Essential Market Fights Food Insecurity With Dignity


According to Long Island Cares CEO Paule Pachter, 250,000 Long Islanders worry about having enough food to feed their families. Given the economic wallop being delivered by pandemic fallout, inflation, soaring gas prices and a potential recession, the nonprofit’s vision of ‘A Hunger Free Long Island’ couldn’t be applied at a more crucial time. To that end, the organization’s latest innovative stroke was the October 2021 launching of its Essential Market in Bethpage.

The Essential Market is located in Bethpage and was constructed out of two storefronts.(Photo courtesy of Long Island Cares)

What was formerly a food packing location has instead been transformed into a boutique-style supermarket that was designed by H2M architects and engineers. Its unique design earned Long Island Cares the “Top Nonprofit Project” title in Long Island Business News’ 2022 Real Estate, Architecture and Engineering Awards. It’s an accolade that Dr. Jessica Rosati, Long Island Cares’ Chief Program Officer, is rightfully proud of and reflects the goals aimed at in launching this initiative.
“When we decided on the Essential Market, we wanted it to mirror the same services that we had in our other satellite offices but just look differently, because people were coming back into being face-to-face with other individuals and having those one-on-one interactions,” she said. “We really wanted to create an environment where people felt comfortable and safe. And where they could have that good shopping experience and have that independence of choosing the items that they have.”

Reggie, a Vietnam vet, making selections at the Essential Market
(Photo courtesy of Long Island Cares)

The roughly 3,000-square foot space is in a strip mall where two store fronts were combined, and took 14 months to complete. It presented a unique opportunity and challenge for H2M designer Eric Heatherington.
“We really wanted to incorporate the needs of Long Island Cares and really look into facilitating and maximizing the product they were distributing—the food and all the services they were providing through their organization,” Heatherington said. “We wanted to maximize that, but also make it so it wasn’t like you just come in and grab food out of a bin or pallet, which is previously how they did it before. We were trying to make it work by separating the back of the house from the front of the house and make it almost like a grocery store so to speak.”

Some of the wares on display at the Essential Market
(Photo courtesy of Long Island Cares)

Located at 386 North Wantagh Ave. in Bethpage, the Essential Market is open Monday-Wednesday-Friday from 9 a.m. to 3 p.m. and Tuesday and Thursday, 9 a.m. to 5 p.m. Clients are escorted through the market by Long Island Cares volunteers and have access to a variety of ethnic-style food products including canned goods, meat, produce, dairy products and more. Tuesdays are also dedicated to veterans of the armed services. For Reggie, a Vietnam veteran who has been coming to the Essential Market all the way in from Roosevelt since before it underwent its transformation and relaunched in October, the site has been a godsend for this 75-year-old Brooklyn native who suffers from a number of health issues including diabetes, PTSD and high blood pressure.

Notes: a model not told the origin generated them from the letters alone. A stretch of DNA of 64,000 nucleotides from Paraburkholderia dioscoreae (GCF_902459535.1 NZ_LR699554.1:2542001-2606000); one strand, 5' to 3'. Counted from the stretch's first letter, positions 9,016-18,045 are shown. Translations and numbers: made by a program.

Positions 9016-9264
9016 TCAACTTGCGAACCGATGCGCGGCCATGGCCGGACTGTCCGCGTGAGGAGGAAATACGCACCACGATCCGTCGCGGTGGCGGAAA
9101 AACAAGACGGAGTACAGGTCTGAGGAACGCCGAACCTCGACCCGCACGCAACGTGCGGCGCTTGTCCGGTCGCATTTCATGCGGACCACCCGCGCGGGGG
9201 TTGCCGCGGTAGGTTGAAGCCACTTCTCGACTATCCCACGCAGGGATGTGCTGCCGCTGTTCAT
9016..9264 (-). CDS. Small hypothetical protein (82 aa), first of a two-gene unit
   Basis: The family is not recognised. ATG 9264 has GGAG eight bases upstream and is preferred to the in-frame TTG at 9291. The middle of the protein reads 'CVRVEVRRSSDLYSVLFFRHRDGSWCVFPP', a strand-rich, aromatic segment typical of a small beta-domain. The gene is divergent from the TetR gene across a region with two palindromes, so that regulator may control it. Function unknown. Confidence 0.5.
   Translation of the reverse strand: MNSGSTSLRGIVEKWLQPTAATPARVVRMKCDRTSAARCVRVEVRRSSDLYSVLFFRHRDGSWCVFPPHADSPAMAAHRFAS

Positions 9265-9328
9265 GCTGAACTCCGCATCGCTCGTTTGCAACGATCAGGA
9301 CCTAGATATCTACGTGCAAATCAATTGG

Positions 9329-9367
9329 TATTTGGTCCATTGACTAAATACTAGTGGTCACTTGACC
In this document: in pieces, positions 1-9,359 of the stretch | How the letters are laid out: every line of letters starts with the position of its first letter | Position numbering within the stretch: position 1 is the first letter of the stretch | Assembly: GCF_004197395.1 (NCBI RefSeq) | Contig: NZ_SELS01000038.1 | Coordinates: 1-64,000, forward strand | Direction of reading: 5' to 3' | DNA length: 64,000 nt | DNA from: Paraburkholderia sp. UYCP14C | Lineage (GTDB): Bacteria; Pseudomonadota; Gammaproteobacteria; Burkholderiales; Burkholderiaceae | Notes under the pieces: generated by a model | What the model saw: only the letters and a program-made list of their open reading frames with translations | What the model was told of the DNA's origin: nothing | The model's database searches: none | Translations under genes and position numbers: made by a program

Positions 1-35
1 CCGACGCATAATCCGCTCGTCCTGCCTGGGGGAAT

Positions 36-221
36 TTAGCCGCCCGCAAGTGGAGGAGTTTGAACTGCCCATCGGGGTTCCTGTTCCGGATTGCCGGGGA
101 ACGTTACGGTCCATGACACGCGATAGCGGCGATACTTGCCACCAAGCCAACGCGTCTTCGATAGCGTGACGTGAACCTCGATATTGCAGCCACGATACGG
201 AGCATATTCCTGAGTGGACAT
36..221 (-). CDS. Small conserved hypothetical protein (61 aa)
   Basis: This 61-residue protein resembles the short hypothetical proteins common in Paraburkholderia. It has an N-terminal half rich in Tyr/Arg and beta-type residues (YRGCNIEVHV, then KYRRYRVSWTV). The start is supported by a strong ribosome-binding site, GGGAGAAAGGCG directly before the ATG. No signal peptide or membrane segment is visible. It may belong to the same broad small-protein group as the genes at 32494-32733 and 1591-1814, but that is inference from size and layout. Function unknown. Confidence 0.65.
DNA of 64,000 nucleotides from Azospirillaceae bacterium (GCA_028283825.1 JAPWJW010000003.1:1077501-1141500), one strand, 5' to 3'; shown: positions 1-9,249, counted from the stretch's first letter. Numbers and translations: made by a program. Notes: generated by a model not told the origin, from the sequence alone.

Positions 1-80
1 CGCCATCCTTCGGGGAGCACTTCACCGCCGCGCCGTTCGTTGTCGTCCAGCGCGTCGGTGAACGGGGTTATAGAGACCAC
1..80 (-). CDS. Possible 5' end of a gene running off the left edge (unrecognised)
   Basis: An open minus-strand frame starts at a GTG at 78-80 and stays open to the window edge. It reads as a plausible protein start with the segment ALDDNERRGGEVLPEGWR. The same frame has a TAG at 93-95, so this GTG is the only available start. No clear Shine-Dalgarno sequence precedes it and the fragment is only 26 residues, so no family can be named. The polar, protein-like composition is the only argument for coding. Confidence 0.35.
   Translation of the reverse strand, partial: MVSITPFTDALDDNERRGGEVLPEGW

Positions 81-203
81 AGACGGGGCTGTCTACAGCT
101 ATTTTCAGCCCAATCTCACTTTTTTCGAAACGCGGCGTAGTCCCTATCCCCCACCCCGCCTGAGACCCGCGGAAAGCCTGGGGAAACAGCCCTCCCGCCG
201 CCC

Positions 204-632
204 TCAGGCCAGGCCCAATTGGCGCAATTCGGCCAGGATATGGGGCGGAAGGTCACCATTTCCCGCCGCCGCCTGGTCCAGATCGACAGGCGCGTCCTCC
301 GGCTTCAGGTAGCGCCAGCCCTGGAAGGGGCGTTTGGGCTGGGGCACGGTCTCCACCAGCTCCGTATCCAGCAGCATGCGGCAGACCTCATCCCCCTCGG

“They redid the place and its really nice there,” he said. “The vegetables are fresh. You can’t go to Shoprite and get anything fresher. [My doctors] have got me on a very strict diet of what I can and can’t eat, especially given how I’m on dialysis two or three times a week. I’ve gotta watch everything I eat. The fresh produce is incredible as are the eggs.”

Vietnam veteran Reggie during his weekly foray over to Bethpage’s Essential Market
(Photo courtesy of Long Island Cares)

That drive to provide a safe, clean and dignified way of providing services to its clientele is a big motivator for Essential Market program coordinator Harrison Smith.
“What I think is most important about the Essential Market is we give people the ability to choose what they get, ensuring that when they leave, they are getting nutritious and satisfying meals or accessing food that they know they’re going to go home and like,” Smith explained. “We’ve gotten really good reception from it. I try to make sure our volunteers that are here have a positive attitude. We try to be as accommodating as we can. We want to make the clients we serve feel welcome and that there isn’t a problem in getting more help when you need it. A lot of people feel like there’s a stigma towards asking for help. We’re trying to eliminate that.”

Another unique facet of the Essential Market is that other nonprofit organizations that help people with nonfood items like hearing aids, cell phones, health care and food stamps are brought in to help out, essentially providing a nonprofit-driven social safety net for a vulnerable population in need. It’s all an extension of Long Island Cares’ four other satellite locations in Huntington Station, Hampton Bays, Freeport and Lindenhurst. Baxter’s Pet Pantry is also located in Lindenhurst. Think of it as one-stop shopping hinging on organizational teamwork, both inside and outside of Long Island Cares, making the dream work. It’s a sentiment Rosati wholeheartedly agrees with.
“Right now with inflation, everyone is hurting,” she said. “I think we’re more powerful together. If Long Island Cares can serve as a base for other nonprofits to help spread services to Long Islanders in need, we are more than happy to collaborate, partner together and enhance the lives of others.”

Visit or call 516-753-9880 to find out more about the Essential Market.

Leave a Reply